Now Reading: Op-Ed: Olivia Rodrigo, Disney Stars, and the Importance of Making Things Messy


Op-Ed: Olivia Rodrigo, Disney Stars, and the Importance of Making Things Messy

May 26, 20217 min read

Olivia Rodrigo is the hottest name in the music game right now. After the roaring success of her debut album, SOUR, Rodrigo is proving the versatility of being a young Disney star in ways former starlets were shamed. SOUR captures the essence of messiness as a teenager: from heartbreak to revenge, and everything in between. As both an actor for Disney’s High School Musical: The Musical, The Series, as well as an independent musical artist, Rodrigo is expanding what it means to be a Disney Channel star in 2021. Former Disney actors gone musicians, from Selena Gomez to Miley Cyrus and Demi Lovato, have all been expected to keep a squeaky clean image as if their being on Disney Channel is a responsibility that follows them into adulthood. Cyrus, most notably, faced the largest amount of backlash after 2013’s Bangerz, for which she was chastised for being too “provocative” for a Disney star. Cyrus has since found her space in the world of music, balancing her acting past with her wildly successful music career, but that doesn’t reverse the criticism she encountered in 2013.

So in 2021, it’s refreshing to see Rodrigo maintain both her Disney stardom and honest songwriting, without being criticized for either. SOUR is proof that the role of Disney actors as role models doesn’t have to be tainted by more mature works of music, and by Rodrigo’s example, the door is open to future Disney Channel actors open to expanding their career.

Image via Olivia Rodrigo.

The Disney Trap

The “Disney Channel Star Gone Bad” narrative is one that’s stayed highly controversial in the media since the mid-2000s. Definitively, being a Disney Channel star comes with the implication of being a squeaky-clean, family-friendly actor who is as pure and wholesome on-screen as they are off of it. Because of the large number of children who watch Disney Channel, this expectation isn’t baseless, but it is exceedingly strict in the way it’s monitored by the media. When many household Disney Channel stars started out, they were young kids, and the expectation of maintaining innocence and good behavior was natural. However, the unrealistic expectation that is imposed by the media is that Disney Channel stars will continue to be as innocent and unproblematic as they were when they were children and young teenagers as they grow up. Disney Channel stars, for this reason, were often highly scrutinized when they broke this perfect image. Bella Thorne, who felt limited working with Disney, was mauled by the media for growing up and finding herself after leaving the network.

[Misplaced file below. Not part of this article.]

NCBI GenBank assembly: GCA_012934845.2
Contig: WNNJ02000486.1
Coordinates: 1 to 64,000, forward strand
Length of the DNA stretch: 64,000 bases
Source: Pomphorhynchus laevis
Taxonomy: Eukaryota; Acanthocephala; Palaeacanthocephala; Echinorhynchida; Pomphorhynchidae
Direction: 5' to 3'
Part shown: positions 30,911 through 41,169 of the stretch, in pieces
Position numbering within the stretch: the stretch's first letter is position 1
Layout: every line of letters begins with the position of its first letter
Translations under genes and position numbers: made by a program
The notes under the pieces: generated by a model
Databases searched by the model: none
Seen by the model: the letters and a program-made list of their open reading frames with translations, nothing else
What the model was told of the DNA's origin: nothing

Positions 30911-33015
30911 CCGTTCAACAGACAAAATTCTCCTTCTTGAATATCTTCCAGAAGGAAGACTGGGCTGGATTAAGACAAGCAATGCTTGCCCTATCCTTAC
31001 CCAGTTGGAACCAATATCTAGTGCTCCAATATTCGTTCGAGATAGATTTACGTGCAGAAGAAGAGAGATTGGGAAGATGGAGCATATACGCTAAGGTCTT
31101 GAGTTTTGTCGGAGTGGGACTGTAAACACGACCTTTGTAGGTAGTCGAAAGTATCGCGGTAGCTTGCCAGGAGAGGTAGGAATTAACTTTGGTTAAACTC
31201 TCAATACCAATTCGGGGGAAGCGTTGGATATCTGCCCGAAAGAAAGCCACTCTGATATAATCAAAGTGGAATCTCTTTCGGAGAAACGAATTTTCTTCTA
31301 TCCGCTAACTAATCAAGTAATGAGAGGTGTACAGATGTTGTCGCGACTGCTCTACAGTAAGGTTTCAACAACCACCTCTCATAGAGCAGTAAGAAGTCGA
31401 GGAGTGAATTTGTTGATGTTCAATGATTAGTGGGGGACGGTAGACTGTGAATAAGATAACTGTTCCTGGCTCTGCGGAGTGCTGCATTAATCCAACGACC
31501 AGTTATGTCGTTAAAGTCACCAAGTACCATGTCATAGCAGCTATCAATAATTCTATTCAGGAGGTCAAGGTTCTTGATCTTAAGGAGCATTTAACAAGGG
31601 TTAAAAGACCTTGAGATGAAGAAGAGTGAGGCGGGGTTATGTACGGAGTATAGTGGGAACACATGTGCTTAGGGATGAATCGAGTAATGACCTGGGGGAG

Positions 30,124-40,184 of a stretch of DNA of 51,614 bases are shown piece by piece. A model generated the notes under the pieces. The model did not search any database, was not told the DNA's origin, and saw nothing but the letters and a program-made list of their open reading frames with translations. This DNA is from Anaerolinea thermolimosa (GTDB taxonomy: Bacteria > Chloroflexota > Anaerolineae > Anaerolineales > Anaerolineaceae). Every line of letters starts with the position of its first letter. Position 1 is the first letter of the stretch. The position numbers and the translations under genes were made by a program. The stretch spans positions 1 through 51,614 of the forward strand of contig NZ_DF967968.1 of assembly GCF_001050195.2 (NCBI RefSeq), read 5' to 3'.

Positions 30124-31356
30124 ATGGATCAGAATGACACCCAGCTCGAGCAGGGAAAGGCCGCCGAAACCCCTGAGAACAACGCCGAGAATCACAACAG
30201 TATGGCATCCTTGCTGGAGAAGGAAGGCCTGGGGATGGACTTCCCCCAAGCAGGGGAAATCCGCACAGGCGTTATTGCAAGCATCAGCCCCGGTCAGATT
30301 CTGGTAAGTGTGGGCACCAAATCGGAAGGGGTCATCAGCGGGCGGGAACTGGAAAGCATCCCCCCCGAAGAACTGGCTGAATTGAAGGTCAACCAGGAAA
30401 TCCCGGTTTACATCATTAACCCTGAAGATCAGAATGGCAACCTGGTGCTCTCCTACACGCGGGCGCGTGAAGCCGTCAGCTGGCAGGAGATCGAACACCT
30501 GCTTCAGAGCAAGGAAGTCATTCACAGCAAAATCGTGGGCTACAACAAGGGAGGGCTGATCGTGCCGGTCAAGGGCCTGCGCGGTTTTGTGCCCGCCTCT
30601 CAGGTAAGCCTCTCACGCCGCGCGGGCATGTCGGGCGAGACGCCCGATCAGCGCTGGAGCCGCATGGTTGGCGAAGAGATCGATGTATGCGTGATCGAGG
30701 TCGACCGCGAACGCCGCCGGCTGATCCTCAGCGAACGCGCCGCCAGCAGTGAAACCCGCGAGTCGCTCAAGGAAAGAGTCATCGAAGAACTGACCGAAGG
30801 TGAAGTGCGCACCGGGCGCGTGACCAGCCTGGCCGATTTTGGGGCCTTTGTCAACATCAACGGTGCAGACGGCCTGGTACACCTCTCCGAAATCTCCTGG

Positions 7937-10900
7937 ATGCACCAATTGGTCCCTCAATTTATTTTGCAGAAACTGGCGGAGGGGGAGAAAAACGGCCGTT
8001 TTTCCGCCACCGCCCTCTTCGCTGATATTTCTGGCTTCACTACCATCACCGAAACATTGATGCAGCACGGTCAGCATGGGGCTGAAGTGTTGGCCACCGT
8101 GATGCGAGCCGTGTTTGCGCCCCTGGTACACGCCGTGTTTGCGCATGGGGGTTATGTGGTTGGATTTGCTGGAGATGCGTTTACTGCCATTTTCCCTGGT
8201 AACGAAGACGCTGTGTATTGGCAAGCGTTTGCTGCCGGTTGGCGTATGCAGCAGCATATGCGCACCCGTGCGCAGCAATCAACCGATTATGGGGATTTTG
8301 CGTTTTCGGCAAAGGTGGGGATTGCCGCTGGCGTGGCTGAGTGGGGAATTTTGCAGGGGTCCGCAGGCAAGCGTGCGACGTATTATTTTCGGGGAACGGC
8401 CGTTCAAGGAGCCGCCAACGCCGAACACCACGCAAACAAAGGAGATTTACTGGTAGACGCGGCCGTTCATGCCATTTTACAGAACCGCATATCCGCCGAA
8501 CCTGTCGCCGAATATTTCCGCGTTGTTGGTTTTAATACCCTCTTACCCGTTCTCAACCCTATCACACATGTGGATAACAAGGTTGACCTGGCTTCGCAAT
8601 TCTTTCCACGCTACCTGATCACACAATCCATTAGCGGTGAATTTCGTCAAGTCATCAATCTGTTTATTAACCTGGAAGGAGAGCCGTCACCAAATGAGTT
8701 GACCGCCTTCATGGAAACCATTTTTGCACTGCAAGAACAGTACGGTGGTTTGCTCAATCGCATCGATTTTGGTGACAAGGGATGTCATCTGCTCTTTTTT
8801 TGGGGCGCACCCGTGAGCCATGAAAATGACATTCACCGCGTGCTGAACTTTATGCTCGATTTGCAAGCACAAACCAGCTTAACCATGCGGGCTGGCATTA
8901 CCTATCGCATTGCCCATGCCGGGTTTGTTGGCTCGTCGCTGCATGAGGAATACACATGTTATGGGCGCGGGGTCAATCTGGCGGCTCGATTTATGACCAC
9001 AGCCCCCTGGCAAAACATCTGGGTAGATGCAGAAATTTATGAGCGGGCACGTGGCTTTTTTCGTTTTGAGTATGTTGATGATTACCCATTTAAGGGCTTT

With these sky-high expectations, it’s no wonder that Disney Channel stars who break out of the perfect mold they’re shoved into make headlines. Rodrigo, who got her start on Disney’s Bizaardvark, had the luxury of coming to stardom at a time where her Gen Z peers have seen the damaging impacts of the media on Disney Channel stars. Arguably, Disney Channel has not produced as big of a star as Rodrigo in a few years, so her ability to avoid the Disney innocence trap is vital to the reworking of public perception regarding Disney Channel stars.

The Importance of SOUR‘s Success

From the album’s first few seconds, Rodrigo exclaims that she wants the album to be “messy.” She succeeds with this intention, producing tracks that tug at heartstrings and ignite fires. SOUR is teenage angst conveyed through music and a complete subversion of what’s expected of a Disney star. The beauty of Rodrigo’s stardom is that her music has overpowered her image as a Disney Channel actor. She’s garnered more acclaim for her chart-topping singles than for her roles on Bizaardvark and HSMTMTS, both of which are not as massively popular as a classic Disney show, like Hannah Montana, was. For that reason, Rodrigo’s primary success as a musician and secondary success as a Disney star is a swing of the pendulum in a positive direction, proving a star can use Disney as a way to propel their career but not receive the negative side effects of the high expectations.

SOUR‘s positive acclaim is the new precedent for Disney stars who don’t want to be confined to the Disney mold. It’s okay to be messy, Rodrigo proves. It’s okay to defy the expectations of Disney stardom, especially when it’s to promote a message that is so resonant with so many people. SOUR is a promise to Disney stars of yesteryear that their struggles with the media are no longer the norm, and they never should have been. Rodrigo is blazing a new trail for Disney actors and proving there is so much more to being on Disney Channel than the expectation to be perfect.

Rodrigo’s Impact

Rodrigo, with the help of Gen Z, is ushering in a new age of Disney stardom. It’s messy and creative and human: it’s what Disney Channel stars should have always been allowed to be. Her success is a beacon, calling new-age Disney stars to be themselves and embrace the messiness of teenage experiences, even if that means betraying the imposed perfection of Disney Channel. There’s no telling how celebrity culture and the treatment of Disney stars will change in the next few years, but Rodrigo’s breakout album inspires hope that things can be different for the young actors who are only human on a network that holds them to an extreme standard. Rodrigo is doing what so many Disney stars before her never got the chance to do while on the air: she’s being herself. And Disney, the fans love it.

Featured Image via YouTube.

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Sophia Moore

Sophia Moore is an 18-year-old writer based in Southern California. Her work focuses on culture, entertainment and politics. You can keep up with her on Twitter @scribblersoph.